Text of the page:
Characterised by a diverse population with different ethnic backgrounds, the food in the north-east of the country, with its bounty of local ingredients, is simple, flavourful, yet relatively unknown.
By Mini Ribeiro
Till some years ago, momos were all that belonged to the Seven Sisters in north eastern India, or so foodies thought. Much has changed since then, as gourmands have begun to discover the culinary gems of this region, owing to pop-ups, travelling to this region and savouring dishes at the few restaurants across India serving this cuisine.
Chicken Neiiong with black sesame from Meghalaya, Khasi pulao; Nga taoba thongba, a Manipuri-style fried fish curry with green peas; Kalhang pork or the Naga pork curry with raja bhut jolokia chillies, paired with Axonhe vegetables; mosedeng, a fermented soybean vegetable stew and dry fish chutney; Lengphar leh tumthang chum, a Mizo fish stew with fresh herbs; Sungat diya misa maas, Assamese style prawns steamed in a green bamboo tube, and Perok ekung an Arunachali, steamed chicken with fermented bamboo shoot, are not dishes you are likely to sample just anywhere in India, unless you visit some locals’ homes or attend a pop-up, as this cuisine is unknown and unavailable.
Contrary to popular belief, this cuisine is not insipid and not meat-centric. In fact, each dish boasts of a complexity of flavours, yet, is well-balanced and one of the healthiest. What sets it apart, are the cooking techniques used. As chef Kezang PS Rai, senior sous chef, The Oberoi Grand, Kolkata, says, “Smoking, slow cooking, boiling and steaming, are the common techniques, celebrating the fact that north east cuisine is one of healthiest and full of homely flavours.”
Joyee Mahanta of O’Tenga, an Assamese delivery restaurant in Mumbai, adds, “Slow cooking meats and rice in a hollow bamboo is common. For meats particularly, Khorika (barbeque) and smoking are popular methods of cooking. Apart from that, boiling meat with ginger, green chilli and local herbs, without oil, is also preferred. We also cook fish and meat wrapped in banana leaf placed over fire.”
In Nagaland, among the Garo tribe, Kappa is the common method of cooking, where pork, meat or vegetables, are cooked using a liquid usually made by mixing the ashes of a burnt banana tree bark mixed in water, similar to the Khar in Assam.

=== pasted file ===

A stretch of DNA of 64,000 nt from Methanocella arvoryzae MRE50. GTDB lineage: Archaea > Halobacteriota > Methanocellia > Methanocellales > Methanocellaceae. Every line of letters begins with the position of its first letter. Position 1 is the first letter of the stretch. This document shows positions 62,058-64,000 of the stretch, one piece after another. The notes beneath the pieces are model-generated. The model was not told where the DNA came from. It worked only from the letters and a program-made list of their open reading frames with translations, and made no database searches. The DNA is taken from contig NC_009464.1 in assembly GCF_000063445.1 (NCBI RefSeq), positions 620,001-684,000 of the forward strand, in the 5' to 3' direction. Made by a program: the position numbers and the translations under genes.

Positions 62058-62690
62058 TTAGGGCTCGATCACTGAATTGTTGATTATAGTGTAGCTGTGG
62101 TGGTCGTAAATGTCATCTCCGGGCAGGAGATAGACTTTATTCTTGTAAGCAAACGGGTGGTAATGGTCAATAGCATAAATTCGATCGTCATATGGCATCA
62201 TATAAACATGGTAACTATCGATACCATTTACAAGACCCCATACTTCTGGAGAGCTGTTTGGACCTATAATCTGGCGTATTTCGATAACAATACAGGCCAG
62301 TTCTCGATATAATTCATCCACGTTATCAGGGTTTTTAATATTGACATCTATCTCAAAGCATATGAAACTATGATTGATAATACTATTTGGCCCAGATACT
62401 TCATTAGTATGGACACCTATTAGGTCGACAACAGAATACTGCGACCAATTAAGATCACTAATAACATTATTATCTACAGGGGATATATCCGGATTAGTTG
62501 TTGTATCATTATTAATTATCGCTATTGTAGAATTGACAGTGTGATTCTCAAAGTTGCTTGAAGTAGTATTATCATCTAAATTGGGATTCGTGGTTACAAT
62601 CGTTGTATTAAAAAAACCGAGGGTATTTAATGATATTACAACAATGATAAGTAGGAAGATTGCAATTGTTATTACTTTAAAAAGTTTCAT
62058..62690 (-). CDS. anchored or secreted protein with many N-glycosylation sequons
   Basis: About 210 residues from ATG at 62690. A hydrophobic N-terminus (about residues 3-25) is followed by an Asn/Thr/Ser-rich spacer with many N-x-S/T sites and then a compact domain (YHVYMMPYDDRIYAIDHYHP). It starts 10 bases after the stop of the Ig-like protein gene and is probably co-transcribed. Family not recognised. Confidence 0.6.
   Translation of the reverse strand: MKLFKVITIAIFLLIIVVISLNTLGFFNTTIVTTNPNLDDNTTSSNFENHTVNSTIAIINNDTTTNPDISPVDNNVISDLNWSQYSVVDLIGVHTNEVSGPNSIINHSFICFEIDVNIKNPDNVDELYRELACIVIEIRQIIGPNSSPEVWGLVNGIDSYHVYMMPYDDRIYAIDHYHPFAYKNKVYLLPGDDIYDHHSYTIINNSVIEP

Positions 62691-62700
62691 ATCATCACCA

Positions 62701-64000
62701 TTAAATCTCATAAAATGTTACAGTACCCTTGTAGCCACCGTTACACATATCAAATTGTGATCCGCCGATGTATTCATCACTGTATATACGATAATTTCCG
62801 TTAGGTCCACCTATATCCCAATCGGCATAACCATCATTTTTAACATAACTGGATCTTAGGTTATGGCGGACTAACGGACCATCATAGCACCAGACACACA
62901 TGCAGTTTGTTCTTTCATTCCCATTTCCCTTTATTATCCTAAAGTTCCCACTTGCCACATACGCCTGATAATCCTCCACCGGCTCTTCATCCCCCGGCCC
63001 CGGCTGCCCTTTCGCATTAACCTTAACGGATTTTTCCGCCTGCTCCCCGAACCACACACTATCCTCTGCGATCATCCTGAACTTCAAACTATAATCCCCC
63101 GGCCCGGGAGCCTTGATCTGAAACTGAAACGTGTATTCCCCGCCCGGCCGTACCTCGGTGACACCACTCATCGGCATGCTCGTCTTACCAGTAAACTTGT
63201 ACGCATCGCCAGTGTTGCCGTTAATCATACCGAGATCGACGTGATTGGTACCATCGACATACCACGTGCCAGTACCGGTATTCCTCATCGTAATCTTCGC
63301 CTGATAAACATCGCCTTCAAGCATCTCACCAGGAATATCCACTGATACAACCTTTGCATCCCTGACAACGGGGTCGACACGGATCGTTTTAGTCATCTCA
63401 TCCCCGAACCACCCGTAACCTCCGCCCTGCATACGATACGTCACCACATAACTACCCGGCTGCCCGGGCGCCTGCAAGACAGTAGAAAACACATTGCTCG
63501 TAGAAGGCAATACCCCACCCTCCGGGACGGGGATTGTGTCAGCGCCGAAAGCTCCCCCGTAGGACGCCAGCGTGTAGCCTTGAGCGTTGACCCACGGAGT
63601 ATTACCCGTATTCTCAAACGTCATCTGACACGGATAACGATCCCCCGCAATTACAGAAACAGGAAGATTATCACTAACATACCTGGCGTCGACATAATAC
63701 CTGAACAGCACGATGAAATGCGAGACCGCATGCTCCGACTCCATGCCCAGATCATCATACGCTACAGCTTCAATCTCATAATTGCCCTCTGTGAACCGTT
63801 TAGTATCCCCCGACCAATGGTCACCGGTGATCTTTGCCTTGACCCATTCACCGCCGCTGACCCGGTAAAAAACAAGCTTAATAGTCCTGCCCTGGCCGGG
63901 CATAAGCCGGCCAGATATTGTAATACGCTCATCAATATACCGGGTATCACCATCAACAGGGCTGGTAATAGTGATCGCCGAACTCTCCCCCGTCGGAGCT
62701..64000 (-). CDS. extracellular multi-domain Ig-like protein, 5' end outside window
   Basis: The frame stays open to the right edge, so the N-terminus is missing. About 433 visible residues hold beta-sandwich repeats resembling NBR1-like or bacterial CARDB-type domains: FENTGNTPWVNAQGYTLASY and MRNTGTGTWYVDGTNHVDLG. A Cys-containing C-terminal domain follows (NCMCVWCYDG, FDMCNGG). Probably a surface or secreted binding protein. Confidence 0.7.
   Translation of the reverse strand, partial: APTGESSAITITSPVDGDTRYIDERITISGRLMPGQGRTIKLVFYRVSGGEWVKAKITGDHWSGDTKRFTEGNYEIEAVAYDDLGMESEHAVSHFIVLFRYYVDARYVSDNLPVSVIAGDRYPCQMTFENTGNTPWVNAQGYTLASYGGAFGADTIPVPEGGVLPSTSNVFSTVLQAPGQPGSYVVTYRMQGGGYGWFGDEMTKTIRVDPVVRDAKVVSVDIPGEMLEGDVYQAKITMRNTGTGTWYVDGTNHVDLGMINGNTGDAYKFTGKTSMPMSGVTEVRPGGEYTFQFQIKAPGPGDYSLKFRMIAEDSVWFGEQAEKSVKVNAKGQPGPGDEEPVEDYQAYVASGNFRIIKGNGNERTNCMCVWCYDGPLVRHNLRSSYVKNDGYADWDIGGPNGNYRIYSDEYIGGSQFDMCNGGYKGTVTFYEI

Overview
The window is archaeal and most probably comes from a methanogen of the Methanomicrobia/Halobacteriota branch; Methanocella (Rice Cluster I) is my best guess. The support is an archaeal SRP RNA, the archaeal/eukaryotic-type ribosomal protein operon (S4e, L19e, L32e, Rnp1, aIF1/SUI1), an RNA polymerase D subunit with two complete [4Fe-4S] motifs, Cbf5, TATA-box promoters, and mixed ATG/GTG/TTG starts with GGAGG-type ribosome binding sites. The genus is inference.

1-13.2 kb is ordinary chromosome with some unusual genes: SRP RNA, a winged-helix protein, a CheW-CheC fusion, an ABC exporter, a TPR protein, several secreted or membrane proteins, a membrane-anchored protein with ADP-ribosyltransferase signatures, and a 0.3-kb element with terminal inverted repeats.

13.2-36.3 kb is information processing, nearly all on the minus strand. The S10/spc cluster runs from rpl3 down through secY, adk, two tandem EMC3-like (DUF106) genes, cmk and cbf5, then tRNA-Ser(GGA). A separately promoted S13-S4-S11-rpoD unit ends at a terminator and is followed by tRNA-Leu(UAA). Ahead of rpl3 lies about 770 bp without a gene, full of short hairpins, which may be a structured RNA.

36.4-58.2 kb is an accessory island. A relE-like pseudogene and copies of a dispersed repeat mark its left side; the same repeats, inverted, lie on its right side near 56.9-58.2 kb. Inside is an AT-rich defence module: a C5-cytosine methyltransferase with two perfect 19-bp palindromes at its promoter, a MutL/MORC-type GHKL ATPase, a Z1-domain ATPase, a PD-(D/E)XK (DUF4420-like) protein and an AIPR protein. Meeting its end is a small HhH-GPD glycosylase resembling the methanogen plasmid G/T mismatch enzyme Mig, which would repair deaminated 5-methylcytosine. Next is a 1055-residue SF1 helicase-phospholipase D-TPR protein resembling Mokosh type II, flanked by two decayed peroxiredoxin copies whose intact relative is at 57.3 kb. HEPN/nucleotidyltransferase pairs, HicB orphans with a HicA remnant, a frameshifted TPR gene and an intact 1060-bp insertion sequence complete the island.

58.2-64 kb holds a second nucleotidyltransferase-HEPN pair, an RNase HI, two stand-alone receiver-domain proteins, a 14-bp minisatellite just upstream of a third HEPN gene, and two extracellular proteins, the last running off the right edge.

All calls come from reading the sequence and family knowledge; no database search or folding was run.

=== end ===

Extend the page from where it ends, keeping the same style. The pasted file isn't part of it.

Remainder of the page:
A typical meal in any home is rice and meat — fresh or smoked, locally grown boiled vegetables, a vegetable salad with local herbs and chutneys like fermented soybean or fermented fish.
Chef Sumalya Sarkar, executive chef, Vivanta, Guwahati explains, “The cuisine of any place always get influenced by the landscape, source of water, weather and heritage. This is applicable to the cuisine of the Seven Sisters. The locals rely on resources from the forest, like wild animals, spices, fruits, fish from the rivers meat especially pork, duck and pigeon.”
Simplicity is what characterises the cuisine of this region. Instead of spices, they flavour their food with fermented fish, soybean, chillies, aromatic leaves, herbs and edible flowers. Mahanta adds, “There is minimal use of oil and masalas. Typically, the meat is cooked in its own fat and instead of masalas, we use natural spices like ginger, garlic, green chilli, bhut jolokia and local herbs to add flavour.”
For instance, Ziang-sang or Ziang-dui, is a fermented leafy vegetable in Manipur and Nagaland, which is used as a condiment in cooking. Anishi, another fermented ingredient, made from the leaves of edible yam, is usually cooked with dry meat, especially pork. Indigenous and fermented foods, considered healthy, are an intrinsic part of the diet here. Fermentation — the oldest and most economical method of creating a diversity of aromas, flavours and textures, as well as for food preservation, is a way of life here.